|Photos from Telegraph UK|
- the fairytale & tradition. Every little girl (and perhaps boy) has read them, has watched them, and has imagined being a prince/ess. We were raised on them, and as modern as Will and Kate might be, it still has the essence of a fairytale. America doesn't have royals, celebrities are our makeshift royals, so the tradition of the ceremony, the traditional garb and tunics, the Abbey...its historic. They did add their own touches though with trees lining the Abbey, to incorporate nature into the service. Also, since William by tradition wasn't allowed to look, Harry looked for him, then a large smile came across his face; and lip readers have said that when Kate and her father approach William, he leans over to say "it was supposed to be a small family affair."
- the dress. Again, I didn't get caught up in the debate of what designer it would be and what it would look like...but it was GOR.GEOUS! I couldn't have imagined anything better. It was a 50s style, lace-sleeved, fitted....Its something I would like to wear (and wouldn't look nearly as good)...and that train! The public wouldn't have been happy without a train like that. (Sarah Burton for Alexander McQueen)...the tiara didn't hurt either.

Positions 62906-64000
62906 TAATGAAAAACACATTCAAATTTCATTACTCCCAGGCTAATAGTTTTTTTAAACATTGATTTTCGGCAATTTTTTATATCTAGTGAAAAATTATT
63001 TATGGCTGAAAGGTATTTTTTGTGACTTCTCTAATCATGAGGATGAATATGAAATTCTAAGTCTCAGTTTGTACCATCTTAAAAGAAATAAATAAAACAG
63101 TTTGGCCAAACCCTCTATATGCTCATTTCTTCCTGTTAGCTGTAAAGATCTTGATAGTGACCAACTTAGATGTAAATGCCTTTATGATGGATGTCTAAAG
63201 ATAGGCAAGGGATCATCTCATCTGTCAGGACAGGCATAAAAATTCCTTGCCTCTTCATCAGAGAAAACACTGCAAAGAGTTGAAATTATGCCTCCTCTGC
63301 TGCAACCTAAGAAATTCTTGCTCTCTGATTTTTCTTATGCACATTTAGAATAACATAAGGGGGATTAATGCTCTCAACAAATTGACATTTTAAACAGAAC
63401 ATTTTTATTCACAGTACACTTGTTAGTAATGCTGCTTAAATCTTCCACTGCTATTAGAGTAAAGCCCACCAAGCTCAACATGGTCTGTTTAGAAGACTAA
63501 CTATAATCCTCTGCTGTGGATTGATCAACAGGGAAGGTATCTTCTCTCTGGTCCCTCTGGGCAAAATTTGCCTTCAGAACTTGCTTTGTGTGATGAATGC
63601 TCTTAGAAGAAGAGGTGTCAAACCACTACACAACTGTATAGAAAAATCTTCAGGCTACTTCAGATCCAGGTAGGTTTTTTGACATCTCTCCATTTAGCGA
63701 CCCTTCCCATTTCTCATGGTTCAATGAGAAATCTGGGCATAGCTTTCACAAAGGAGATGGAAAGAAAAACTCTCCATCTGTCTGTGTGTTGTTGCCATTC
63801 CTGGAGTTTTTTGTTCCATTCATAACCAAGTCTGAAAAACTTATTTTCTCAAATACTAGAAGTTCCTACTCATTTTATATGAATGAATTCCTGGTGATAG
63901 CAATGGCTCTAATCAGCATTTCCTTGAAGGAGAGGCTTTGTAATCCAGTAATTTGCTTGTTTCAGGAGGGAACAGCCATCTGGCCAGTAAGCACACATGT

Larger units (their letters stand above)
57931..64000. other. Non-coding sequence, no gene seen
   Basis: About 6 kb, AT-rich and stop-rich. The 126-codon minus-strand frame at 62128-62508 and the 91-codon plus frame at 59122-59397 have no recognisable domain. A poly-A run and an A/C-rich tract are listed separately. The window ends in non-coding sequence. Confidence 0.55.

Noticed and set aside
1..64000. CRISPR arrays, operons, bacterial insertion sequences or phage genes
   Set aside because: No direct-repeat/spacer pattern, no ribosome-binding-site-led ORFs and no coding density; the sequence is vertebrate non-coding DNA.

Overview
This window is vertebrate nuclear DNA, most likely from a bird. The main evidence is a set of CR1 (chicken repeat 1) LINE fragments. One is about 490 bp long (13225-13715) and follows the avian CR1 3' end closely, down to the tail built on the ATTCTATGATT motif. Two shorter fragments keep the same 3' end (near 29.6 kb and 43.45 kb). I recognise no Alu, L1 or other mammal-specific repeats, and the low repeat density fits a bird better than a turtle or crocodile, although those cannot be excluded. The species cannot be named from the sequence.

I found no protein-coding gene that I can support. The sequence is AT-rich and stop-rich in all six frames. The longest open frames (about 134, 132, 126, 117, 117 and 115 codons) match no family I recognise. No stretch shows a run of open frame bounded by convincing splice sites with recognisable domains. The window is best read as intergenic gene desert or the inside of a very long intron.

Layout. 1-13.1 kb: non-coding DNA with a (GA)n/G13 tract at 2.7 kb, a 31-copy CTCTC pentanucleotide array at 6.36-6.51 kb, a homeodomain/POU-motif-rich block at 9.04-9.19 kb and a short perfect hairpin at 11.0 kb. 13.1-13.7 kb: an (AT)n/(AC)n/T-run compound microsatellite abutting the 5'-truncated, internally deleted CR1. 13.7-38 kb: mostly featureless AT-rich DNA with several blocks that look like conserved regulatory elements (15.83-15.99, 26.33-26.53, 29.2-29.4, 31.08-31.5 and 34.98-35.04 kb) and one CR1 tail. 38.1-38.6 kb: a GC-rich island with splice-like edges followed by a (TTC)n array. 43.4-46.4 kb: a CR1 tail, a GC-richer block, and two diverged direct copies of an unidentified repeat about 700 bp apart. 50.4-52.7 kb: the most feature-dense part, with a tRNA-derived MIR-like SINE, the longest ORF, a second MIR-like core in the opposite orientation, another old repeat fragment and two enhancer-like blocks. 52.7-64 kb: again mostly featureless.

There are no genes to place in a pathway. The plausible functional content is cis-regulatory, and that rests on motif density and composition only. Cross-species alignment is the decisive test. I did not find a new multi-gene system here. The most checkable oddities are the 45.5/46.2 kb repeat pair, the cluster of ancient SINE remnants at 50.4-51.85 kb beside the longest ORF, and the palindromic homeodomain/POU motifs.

- the hats: I wish we wore more hats. I try to get into fedoras, but I haven't made the leap to more outrageous. Some were hilariously silly, some were understated and slick, but all were entertaining.
- the beautiful chorus: being raised in the Anglican church (aka Episcopal) I was probably a bit more open to the service and hymns. It was long, I give you that. It was obviously more religious than most modern/American ceremonies would be, but didn't you expect that? Regardless, the choir voices, singing the traditional hymns was breathtakingly beautiful.
- the ring and lack of ring. Anyone else notice that William didn't get a ring? Anyone know why? I tried to find out if it was some sort of tradition, like he is married to the country or something...but no, seems to have been his decision. I mean, everyone knows who he is, therefore for that he's married...some say it might be as simple as that he doesn't like to wear jewelry.
- the sermon after the vows (where Kate promised to comfort, not obey). As previously stated, I expected this, though most people felt the service should have ended after the vows. I liked that the Archbishop of Canterbury quoted Chaucer, and when he said, "You have both made your decision today" in a very foreboding manner, like "hope you made it wisely." The couple looked at one another with a small smile and big eyes, almost as if you could hear the ominous "don, don, don" music. It was both hilarious and heartwarming.
- the Kiss. History was made with 2 kisses. The first was lackluster. They, especially Kate (who said "wow" as she saw the crowd), were a little nervous. It was awkward, so when the crowd started cheering "2nd kiss, kiss, kiss," the couple obliged, with a much better attempt.
Overall, I give it a thumbs up, if you can rate such things.